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What Is Happening With The Colorado River Drought Plans?

February 7, 2019 2:03 p.m.

GUEST: Tina Shields, water department manager, Imperial Irrigation District

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Related Story: What Is Happening With The Colorado River Drought Plans?

Transcript:

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The Colorado River is stressed. Simply put. States are using too much of it plus long term drought means supplies and demands aren't matching up. Brett the drought contingency plan is meant to reign in water use and keep the whole system from crashing right.

It's been in the works for more than three years. Everyone who uses the river was supposed to be in agreement by now. But Arizona missed the deadline. Well yes but a lot did get done including two important water bills making it through the legislature and negotiations finally brought in some groups that hadn't been included in the past like the Colorado River Indian Tribes based in western Arizona. Chairman Dennis patch thanked those who worked with them.

This is our first run out and we were very confused and lost smarter now.

We hope to see you to work with the state on all water issues and the Colorado River Indian Tribes are going to take some land out of production and leave the saved water in Lake Mead.

So while Arizona was celebrating its big milestone the federal government came in and crashed the party.

Yeah the feds said the state didn't do enough for the deal to be considered done.

Same story in California specifically the Imperial Irrigation District. The single largest user of the Colorado River. They won't sign the deal until they get more federal money to manage the decline of the Salton Sea a huge lake that's causing environmental and public health problems as it shrinks.

Everyone seems to agree that states need to use less water from the river. But when it comes down to who actually uses less that's when the tension starts to rise.

Exactly. I heard the same thing from Jon Berggren. He's a policy analyst with Western Resource Advocates.

This is where you really run into winners and losers in fundamentally changing who the current winners and losers are which anytime you talk about changing that people are going to put up a stink and put up a fight.

So that's one reason it's been so difficult. It's also worth noting that these deals won't be in place for very long maybe six years tops and that's been a big source of criticism that the deal doesn't go far enough to solve the region's big water problems. You can even see that in the name of the deal the drought contingency plan. It seems to suggest we're dealing with a temporary dry period rather than an overall shift in climate. John McCloud is an alternate commissioner on the Upper Colorado River Commission.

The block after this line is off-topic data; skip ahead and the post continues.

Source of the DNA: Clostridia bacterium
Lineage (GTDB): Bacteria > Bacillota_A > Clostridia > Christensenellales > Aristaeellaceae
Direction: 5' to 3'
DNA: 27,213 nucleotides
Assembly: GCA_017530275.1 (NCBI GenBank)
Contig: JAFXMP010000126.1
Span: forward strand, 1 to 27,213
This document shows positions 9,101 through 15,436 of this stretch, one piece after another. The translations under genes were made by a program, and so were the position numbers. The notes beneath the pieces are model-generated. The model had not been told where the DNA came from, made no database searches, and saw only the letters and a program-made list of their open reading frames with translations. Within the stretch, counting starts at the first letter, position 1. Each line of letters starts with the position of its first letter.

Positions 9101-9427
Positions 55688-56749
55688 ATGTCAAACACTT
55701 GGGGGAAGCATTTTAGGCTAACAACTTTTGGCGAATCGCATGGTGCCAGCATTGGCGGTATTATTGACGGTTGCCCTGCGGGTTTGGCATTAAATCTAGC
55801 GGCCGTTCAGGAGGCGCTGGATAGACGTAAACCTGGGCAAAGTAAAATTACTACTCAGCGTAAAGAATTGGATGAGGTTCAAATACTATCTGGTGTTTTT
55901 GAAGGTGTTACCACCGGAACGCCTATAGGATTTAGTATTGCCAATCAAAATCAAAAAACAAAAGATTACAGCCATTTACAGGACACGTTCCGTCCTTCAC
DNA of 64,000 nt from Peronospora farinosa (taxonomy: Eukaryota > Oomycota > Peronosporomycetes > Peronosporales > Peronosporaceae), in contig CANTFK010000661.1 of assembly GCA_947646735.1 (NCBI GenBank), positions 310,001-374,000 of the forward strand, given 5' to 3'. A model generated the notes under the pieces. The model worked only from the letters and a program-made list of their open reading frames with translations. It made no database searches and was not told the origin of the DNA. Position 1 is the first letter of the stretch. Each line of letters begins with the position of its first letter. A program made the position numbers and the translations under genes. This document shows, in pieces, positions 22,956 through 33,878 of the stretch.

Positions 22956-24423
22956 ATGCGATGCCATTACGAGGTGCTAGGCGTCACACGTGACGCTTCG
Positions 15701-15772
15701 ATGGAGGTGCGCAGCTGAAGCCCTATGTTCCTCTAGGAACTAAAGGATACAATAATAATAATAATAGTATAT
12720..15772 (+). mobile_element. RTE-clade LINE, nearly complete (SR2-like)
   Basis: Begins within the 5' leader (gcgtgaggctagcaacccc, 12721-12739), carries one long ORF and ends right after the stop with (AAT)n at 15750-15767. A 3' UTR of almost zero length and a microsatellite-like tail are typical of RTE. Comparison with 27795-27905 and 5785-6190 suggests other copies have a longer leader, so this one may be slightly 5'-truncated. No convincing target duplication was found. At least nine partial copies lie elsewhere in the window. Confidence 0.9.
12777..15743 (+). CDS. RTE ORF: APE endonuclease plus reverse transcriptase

Most of the policymakers in the West are persuaded that we have a ratification rose and drought. In other words drought assumes that it will change and many folks now are saying this is it. This is what we could expect for now.

That shift is just in the attitude of leaders and isn't taking center stage in water policy.

So drought climate change. And don't forget overallocation. Those are huge things that will need to be tackled next time.

Yep. MacLeod says as soon as water managers wrap up these drought contingency plans which by the way still need approval by Congress and the president they immediately have to take on a new set of even harder negotiations because both basins. Have ideas about things that need to be fixed. And they're not compatible in some cases so.

It's going to be a difficult negotiation. It was a difficult negotiation the first time.

Those talks are supposed to render a long term solution. But the weather in the near-term adds a big degree of uncertainty too. Right now many streams in the basin are projected to have less than average flows throughout this spring and summer and that could end up adding even more pressure to the river and the people in charge of managing it.

I'm Brett Jaspers in Arizona and I'm Luke Runyon in Colorado.

This story is part of elemental covering sustainability a multimedia collaboration between public radio and TV stations in the West and part of ongoing Colorado River coverage in partnership with KUNC in Colorado and supported by a Walton Family Foundation grant and mid-day edition is following up that last report with Tina shields water department manager with Imperial Irrigation District which provides water to the Imperial Valley and Tina welcome to the program. Thank you very much. The report mentioned that the IDF missed a deadline to sign on to the drought contingency plan. What is Imperial Valley Water District waiting for.

Well I was waiting for a full package of documents to be completed. Our board likes to see all of the blanks filled in and the numbers and the tables as well as summary layered operational agreements that are still being drafted and reviewed by the various interest agencies.

Is the water district asking for something that the federal government has not yet said that it will provide.